Review The Durham Revue’s Show: You Only Laugh Twice

First things first, thankfully, the title of this show is false – in fact, I laughed more than twice within the first 30 seconds. The performers began by greeting the audience, before explaining that one of them was going to be chosen to play the next James Bond, and that the rest of the show was their audition. This provided a great thread throughout the show and the intermittent plot driven sketches ensured that the various skits didn’t become meaninglessly tied together – it seems they took the ‘bond’ in James Bond quite literally when creating this show.

Each performer was full of energy, giving the piece a well maintained lively and light-hearted atmosphere. This combined with the fantastic pacing and strategic pauses within sketches allowed for a very enjoyable experience for the audience. Some performers established their personas a little more successfully than others, with Bob Howat’s comedic bluntness and Ollie Taylor’s ability to play a huge range of characters from a northern woman on a night out, to distressed Dracula being my personal favourites. Daisy Hargreaves was also brilliant in her various roles, exhibiting the perfect level of commitment to each character without making it feel like she was trying to hard. There were areas where I felt some of the performers were forcing it slightly, making it feel like more of a pantomime-esque show at times. However, this was not a huge distraction, as by nature, this type of comedy show demands over the top performing in which the jokes are delivered to you on a silver platter. And as a lot of them relied on references to current popular culture, such as Love Island, Doctor Who and Veganism, the jokes were mostly well received with big laughs.

In regard to the individual sketches, some were certainly funnier than others. Here, I feel I should acknowledge the inherent subjectivity of comedy – what I may not have found funny, another audience member may have found hilarious. But, overall, there were sketches that were collectively more well received than others. Particular favourites of mine included the narrative of the stolen chicken hat which reappeared towards the end of the show in a very dramatic fashion involving sudden murder and comedic triumph. This skit, along with others, were funny simply because of how ridiculous they were. There was a great combination of absurdity and wit between the sketches that added to the energy of the piece, with the variation keeping the audience on their toes. Some sketches, however, were almost so ridiculous that they were lost on me. For instance, one skit involved the learning of a new language that was simply made up of ‘In The Night Garden’ references, where initially the translation of each word was ‘macca pacca’. I think here, and in various other moments, the audience’s reaction was one more of confusion and disbelief rather than laughter. I also felt a few of the cultural references such as the overly sexist stance taken in the James Bond sketch lacked originality – I think jokes about toxic masculinity are perhaps getting slightly outdated. On the whole, however, I must give credit where its due and commend the writers Benjamin Lycett and Jack Simmons for creating such a vast quantity of sketches that were so often witty or downright hilarious.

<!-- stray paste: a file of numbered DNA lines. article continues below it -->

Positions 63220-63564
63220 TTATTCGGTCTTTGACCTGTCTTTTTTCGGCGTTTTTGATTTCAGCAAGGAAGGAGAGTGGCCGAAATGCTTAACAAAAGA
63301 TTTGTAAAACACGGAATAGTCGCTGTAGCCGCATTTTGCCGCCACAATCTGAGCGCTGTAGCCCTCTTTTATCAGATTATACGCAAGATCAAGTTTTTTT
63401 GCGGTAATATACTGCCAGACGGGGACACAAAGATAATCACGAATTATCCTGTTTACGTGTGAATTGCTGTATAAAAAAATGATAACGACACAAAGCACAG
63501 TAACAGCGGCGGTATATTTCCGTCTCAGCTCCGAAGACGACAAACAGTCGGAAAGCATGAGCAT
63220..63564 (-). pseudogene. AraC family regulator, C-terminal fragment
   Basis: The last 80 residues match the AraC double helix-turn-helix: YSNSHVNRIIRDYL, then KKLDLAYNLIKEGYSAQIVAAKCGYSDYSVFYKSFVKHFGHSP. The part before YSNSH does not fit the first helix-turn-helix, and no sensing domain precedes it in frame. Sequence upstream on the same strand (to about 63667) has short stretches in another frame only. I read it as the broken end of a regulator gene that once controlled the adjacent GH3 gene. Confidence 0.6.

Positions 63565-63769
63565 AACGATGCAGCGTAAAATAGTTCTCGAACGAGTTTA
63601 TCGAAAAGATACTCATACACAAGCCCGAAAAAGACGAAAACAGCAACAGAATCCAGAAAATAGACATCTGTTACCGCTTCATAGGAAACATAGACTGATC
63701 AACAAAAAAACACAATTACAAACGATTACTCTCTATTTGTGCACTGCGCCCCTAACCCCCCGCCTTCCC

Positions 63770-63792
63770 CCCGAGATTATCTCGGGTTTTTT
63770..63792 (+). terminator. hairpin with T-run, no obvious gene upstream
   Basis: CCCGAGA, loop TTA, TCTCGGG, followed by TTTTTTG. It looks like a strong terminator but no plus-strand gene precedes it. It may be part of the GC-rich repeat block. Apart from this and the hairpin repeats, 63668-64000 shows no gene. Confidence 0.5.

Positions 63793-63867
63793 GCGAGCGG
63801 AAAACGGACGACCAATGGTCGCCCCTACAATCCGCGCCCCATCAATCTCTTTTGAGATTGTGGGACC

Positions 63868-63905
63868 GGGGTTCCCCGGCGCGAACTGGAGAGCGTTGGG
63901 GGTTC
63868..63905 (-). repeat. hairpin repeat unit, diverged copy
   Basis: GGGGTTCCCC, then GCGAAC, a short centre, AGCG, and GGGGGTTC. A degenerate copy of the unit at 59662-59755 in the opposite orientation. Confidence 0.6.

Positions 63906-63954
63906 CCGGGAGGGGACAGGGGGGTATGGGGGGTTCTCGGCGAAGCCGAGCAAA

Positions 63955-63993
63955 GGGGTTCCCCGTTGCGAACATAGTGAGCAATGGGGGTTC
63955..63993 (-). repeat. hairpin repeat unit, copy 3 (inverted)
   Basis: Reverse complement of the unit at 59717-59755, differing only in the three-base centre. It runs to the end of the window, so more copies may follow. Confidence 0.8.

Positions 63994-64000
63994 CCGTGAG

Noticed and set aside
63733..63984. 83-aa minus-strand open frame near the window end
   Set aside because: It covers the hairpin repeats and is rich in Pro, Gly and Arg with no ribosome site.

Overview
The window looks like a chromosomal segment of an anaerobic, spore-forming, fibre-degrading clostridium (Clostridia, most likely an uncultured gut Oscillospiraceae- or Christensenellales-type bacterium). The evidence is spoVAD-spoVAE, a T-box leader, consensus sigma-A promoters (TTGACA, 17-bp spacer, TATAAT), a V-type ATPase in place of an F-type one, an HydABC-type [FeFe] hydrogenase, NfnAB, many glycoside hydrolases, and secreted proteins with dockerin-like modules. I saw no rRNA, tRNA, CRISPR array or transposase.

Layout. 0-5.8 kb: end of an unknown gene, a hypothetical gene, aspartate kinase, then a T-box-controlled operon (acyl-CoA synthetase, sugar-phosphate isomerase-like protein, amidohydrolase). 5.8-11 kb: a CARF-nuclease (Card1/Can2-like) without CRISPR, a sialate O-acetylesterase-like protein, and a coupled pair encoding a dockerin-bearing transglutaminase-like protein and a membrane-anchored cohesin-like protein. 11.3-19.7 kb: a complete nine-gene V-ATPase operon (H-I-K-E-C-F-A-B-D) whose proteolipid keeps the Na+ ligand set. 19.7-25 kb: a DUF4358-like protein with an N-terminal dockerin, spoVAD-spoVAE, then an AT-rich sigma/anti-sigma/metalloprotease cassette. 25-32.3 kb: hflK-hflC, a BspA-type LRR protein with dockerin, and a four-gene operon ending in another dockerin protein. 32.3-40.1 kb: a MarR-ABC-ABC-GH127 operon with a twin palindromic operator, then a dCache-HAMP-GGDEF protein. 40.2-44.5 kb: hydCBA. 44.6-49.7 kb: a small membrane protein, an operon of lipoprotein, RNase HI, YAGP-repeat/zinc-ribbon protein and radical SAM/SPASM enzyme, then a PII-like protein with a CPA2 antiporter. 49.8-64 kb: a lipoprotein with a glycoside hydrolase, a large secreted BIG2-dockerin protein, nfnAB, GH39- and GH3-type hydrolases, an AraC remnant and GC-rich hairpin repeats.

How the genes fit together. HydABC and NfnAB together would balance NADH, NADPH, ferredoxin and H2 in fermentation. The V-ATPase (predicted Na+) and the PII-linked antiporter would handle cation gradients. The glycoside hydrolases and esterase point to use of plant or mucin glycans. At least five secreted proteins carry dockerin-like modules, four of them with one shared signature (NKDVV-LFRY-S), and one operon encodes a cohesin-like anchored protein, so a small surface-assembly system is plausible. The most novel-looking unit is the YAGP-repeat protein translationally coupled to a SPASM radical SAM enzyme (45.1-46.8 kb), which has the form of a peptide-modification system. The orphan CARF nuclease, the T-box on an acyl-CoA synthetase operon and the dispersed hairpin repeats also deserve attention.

The moments of audience participation further elevated the quality and hilarity of the piece. On two occasions, an audience member became the focus of the sketch, which added an unexpected, improvised aspect to the show. The performers played off the audience members reactions very successfully, and their ability to deliver improvised witty remarks made their performances all the more impressive. Another element that added to the fun atmosphere, was the use of song snippets in between each sketch, in which the lyrics linked directly to the sketch that preceded it. This was a very clever touch, and once I noticed it, I enjoyed trying to guess what song was going to be used to allude to the current sketch.

You Only Laugh Twice is a show that is by the title itself greatly misunderstood, despite the performer’s own doubts, which were amusing in themselves. Overall, it was a great audience experience, very light-hearted and truly funny along the way. Each performer should be commended for their energy and ability to play a huge range of characters, with a whole variety of accents used throughout the show. None of them shied away from the challenging task of making people laugh and were committed on every level – even to the point where Taylor had to drink a disgusting concoction of vodka, gin and egg-white on stage. A great night of comedy that certainly left me laughing more than twice.


Featured Image: Credit to Thomas Tomlinson, with permission. 

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